I would feel much more comfortable sending the check directly to the government. Am I obligated to send him a check?=>No you do not need to send the check directly to IRS/your state. If you want, you may send the check back to your ER so that he can w/h taxes from it; Employers that do not withhold taxes from employee paychecks impact more than their own records. The employees in question are losing out on Social Security contributions and are still responsible for paying the taxes. your ER MUST withhold taxes from your paychecks; Simply put, 1099s and W-2s are two separate tax forms for two different types of workers. If you?re an independent contractor, you get a 1099 form. If you?re an employee, you receive a W-2.
As a W-2 employee, payroll taxes are automatically deducted from your paycheck and then paid to the government through your employer. If you?re a contractor, you are responsible for calculating your own payroll taxes and then submitting the sum to the government on a quarterly basis. Every employer is responsible for withholding federal taxes from employee paychecks and sending the money to the IRS/ your state.. Upon being hired you are asked to fill out a W-4 form telling the employer how many dependents you are claiming. Using an IRS-provided chart, the employer determines how much money should be withheld from each check for taxes. In addition, Social Security contributions and other government required contributions are calculated. The money is removed, and you receive the balance with a stub detailing what has been withheld you?re your paycheck and why.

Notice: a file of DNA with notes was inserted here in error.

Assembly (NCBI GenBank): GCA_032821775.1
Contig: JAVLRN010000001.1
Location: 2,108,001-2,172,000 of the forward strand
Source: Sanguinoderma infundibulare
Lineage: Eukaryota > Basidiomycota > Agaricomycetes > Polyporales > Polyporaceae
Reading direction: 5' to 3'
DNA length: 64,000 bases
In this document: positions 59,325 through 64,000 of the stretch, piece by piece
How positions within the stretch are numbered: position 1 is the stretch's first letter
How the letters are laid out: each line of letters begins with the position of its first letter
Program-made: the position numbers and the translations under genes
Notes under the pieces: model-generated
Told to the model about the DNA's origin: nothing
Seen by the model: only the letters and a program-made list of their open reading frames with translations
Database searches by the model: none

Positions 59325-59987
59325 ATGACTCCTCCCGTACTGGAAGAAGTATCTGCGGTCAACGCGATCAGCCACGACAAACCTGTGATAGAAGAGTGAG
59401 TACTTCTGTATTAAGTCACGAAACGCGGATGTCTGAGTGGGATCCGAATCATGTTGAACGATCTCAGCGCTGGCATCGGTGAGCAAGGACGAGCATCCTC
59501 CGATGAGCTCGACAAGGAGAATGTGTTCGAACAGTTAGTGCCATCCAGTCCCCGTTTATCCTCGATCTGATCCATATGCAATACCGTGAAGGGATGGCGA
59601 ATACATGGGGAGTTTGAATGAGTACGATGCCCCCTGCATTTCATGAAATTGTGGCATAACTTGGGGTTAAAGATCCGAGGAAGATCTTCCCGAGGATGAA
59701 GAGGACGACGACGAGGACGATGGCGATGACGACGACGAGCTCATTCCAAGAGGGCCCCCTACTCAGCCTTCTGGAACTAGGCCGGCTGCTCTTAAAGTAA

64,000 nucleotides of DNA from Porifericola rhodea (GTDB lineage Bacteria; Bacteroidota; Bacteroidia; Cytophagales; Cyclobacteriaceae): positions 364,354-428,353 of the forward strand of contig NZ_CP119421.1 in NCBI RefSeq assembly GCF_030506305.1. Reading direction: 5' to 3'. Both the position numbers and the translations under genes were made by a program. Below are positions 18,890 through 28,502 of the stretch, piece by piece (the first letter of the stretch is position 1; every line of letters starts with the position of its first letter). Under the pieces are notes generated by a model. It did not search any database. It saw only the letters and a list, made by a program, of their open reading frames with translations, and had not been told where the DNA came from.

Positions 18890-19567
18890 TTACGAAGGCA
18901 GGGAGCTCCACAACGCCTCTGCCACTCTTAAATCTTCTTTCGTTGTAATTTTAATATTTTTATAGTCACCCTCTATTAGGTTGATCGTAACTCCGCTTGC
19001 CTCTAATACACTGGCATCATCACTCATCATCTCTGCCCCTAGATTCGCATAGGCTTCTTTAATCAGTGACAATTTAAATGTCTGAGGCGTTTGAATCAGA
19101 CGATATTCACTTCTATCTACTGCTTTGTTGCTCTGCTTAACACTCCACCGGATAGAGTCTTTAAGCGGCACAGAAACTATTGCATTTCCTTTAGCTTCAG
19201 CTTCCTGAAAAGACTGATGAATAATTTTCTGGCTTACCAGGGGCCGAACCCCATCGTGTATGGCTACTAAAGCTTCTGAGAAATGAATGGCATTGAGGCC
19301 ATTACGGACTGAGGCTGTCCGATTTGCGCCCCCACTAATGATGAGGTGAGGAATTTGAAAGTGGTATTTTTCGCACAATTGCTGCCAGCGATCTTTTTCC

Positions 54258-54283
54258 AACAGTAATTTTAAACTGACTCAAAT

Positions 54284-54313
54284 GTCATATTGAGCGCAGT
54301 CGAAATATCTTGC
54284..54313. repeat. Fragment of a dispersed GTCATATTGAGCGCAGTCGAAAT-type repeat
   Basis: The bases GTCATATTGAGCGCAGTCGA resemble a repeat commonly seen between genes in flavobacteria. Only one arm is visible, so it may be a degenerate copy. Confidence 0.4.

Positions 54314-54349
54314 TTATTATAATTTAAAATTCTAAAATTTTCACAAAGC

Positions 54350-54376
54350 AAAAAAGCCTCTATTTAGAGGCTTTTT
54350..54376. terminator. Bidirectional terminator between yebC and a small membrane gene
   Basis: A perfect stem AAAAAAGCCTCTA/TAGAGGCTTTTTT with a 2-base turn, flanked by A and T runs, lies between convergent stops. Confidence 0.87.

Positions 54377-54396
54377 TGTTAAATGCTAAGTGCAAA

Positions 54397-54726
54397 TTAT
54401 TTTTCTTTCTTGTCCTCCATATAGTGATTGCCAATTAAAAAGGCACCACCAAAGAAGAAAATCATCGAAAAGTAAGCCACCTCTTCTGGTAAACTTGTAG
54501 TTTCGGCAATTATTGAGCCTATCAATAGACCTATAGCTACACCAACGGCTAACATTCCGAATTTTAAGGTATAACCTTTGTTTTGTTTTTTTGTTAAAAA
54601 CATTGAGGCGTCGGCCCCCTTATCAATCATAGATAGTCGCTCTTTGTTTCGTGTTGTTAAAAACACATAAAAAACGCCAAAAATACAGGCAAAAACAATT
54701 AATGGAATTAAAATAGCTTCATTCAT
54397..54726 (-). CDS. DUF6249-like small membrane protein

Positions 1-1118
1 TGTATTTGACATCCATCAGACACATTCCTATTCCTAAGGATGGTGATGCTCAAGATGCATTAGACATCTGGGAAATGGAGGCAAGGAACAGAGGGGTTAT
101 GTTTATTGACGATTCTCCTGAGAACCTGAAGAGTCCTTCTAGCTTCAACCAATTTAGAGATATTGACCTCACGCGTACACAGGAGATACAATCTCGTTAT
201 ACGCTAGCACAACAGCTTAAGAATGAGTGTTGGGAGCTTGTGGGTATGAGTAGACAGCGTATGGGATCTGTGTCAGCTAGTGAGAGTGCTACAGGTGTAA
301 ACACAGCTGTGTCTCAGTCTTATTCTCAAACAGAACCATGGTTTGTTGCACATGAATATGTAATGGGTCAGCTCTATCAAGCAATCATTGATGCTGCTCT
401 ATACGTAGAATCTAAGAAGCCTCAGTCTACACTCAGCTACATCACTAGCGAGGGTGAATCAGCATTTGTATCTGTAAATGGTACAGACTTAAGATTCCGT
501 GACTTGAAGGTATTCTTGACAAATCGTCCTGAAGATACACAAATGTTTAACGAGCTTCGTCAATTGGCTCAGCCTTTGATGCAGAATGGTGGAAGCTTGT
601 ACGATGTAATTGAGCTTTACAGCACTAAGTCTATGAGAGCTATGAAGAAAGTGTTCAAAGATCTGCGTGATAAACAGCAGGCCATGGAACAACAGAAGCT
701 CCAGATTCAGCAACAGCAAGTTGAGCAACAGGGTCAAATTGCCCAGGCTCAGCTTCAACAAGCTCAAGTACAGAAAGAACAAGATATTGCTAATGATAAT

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Old 02-21-2017, 11:38 PM
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Originally Posted by Wnhough View Post
My employer didn't understand that he needed to withhold taxes and pay for unemployment insurance. =====> You need to let your ER understand this:employers who do not comply with the employment tax laws may be subject to criminal and civil sanctions for willfully failing to pay employment taxes.Both employer and employee hold the responsibility for collecting and remitting withholding taxes to the IRS. For the most part, the employer withholds these taxes on behalf of their employees, but in cases where an employer does not do this, it is the responsibility of the employee to pay these withholding taxes. Employees who do not have taxes withheld nor remit them personally, are still liable for these taxes and may not qualify for Social Security, Medicare, or unemployment benefits.